Geeks will enjoy the movie because it deals with one of the great geek fantasies finding true love on the Internet. The movie is worth seeing as romantic mushy entertainment (guys, that means its a great first date movie no nudity mushy warm feelings).
The movie does not go into how the two met on the Internet. We are simply told that Meg Ryan (Cathleen Kelly) went to an "over thirties" chat room using the handle Shopgirl and met NY152. They start exchanging emails but forbade exchanging personal details.
The movie explores their incompatibilities. Meg Ryan plays a sweet, naïve, love-everybody, owner of a childrens bookstore that she inherited from her mother. Tom Hanks plays Joe Fox, a heartless, third generation, keep-up-with-the-times, its-not-personal-just-business, Superstore book mogul. Joe Fox gloats with his father and grandfather when they crush and destroy neighborhoody independent bookstore owners like Meg Ryan.
The movie does not explore their geeky incompatibilities. She is Apple and he is PC. This difference may not have been insurmountable because they were not serious geeks. They both had AOL as a server (nuff said).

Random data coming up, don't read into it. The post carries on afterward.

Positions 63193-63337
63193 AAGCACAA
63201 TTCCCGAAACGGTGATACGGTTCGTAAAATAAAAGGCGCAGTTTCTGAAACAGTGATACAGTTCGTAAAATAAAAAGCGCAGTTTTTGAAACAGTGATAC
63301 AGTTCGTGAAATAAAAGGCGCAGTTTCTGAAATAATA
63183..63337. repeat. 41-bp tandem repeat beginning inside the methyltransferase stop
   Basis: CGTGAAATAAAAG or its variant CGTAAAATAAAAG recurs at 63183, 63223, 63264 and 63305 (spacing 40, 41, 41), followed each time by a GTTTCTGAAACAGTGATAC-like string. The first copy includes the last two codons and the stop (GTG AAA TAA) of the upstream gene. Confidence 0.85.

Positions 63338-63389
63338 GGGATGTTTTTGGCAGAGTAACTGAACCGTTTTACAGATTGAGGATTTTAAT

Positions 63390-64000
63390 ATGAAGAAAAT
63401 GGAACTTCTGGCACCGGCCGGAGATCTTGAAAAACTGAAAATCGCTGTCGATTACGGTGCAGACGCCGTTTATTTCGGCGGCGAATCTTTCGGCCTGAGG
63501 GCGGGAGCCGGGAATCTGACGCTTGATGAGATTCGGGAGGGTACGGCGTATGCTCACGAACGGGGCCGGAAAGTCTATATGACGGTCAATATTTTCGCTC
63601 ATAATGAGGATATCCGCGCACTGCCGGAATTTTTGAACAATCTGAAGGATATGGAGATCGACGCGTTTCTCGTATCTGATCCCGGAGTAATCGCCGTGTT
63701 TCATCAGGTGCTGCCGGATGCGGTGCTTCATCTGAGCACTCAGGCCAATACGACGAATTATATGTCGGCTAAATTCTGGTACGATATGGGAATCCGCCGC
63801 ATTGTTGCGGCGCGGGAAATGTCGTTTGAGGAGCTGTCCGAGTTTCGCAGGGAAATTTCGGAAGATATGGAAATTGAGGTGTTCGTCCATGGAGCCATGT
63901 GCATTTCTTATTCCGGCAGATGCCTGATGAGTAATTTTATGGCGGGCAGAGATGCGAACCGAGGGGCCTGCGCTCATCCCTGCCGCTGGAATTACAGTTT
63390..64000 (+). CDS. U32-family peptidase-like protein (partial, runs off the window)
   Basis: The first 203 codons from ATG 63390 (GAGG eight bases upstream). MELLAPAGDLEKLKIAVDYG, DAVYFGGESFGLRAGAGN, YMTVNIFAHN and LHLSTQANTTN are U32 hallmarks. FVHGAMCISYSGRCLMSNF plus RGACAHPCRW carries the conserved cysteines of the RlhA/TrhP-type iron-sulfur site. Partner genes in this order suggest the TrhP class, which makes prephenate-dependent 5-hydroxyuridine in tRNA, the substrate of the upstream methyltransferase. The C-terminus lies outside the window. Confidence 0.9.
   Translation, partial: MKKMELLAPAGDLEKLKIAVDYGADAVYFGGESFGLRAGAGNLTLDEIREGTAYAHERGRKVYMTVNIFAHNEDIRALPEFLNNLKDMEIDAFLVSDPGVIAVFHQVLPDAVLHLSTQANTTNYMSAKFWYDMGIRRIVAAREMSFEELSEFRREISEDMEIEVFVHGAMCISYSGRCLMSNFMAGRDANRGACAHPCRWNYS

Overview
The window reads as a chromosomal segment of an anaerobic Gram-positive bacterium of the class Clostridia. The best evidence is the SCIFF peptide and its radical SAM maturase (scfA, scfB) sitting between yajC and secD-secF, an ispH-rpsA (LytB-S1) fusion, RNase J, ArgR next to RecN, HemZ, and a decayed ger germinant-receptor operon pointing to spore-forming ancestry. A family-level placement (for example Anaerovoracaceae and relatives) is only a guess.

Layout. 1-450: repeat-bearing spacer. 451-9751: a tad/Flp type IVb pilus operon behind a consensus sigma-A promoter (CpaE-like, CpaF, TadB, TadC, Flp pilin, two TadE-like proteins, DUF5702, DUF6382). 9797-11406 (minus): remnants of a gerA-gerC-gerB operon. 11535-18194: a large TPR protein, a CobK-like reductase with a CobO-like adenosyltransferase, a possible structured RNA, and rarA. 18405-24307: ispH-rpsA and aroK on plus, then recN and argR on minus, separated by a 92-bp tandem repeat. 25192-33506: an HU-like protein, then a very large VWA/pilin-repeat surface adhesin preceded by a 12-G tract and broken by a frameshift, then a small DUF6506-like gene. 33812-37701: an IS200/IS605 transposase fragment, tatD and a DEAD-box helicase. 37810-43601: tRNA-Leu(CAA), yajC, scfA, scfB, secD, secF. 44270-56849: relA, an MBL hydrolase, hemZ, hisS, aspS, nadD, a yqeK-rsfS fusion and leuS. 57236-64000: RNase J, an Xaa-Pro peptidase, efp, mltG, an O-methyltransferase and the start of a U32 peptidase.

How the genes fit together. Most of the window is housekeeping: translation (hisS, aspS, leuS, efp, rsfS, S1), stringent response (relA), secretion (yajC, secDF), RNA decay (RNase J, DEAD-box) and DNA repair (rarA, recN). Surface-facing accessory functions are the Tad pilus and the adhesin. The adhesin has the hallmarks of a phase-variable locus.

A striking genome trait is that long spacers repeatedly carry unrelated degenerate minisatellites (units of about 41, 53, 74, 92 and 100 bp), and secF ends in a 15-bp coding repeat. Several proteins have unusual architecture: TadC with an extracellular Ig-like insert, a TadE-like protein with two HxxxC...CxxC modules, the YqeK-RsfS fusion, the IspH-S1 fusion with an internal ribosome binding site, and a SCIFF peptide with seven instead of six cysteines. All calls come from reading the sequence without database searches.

Their love must overcome two hurdles. First, they must both dump their current and apparently totally compatible love interests. (She is involved with a sappy, uses-a-typewriter, where-is-technology-taking-us, columnist. He lives with the Jezebel daughter of another bookstore mogul).
Second, he must get her to see past his off-line persona as the guy who destroyed her business and to see the on-line soul mate. (Tom Hanks peeks before entering a restaurant for a meeting between NY152 and Shopgirl, and discovers that Shopgirl is his latest Superstore kill.
The movie touches on the great obstacles to on-line love. First, people on the net can be perfectly open and honest, or wholly deceitful and manipulative, which are you? Second, will a happy on-line relationship become a happy off-line relationship? If you like romantic comedies, the movie is worth the price of admission.
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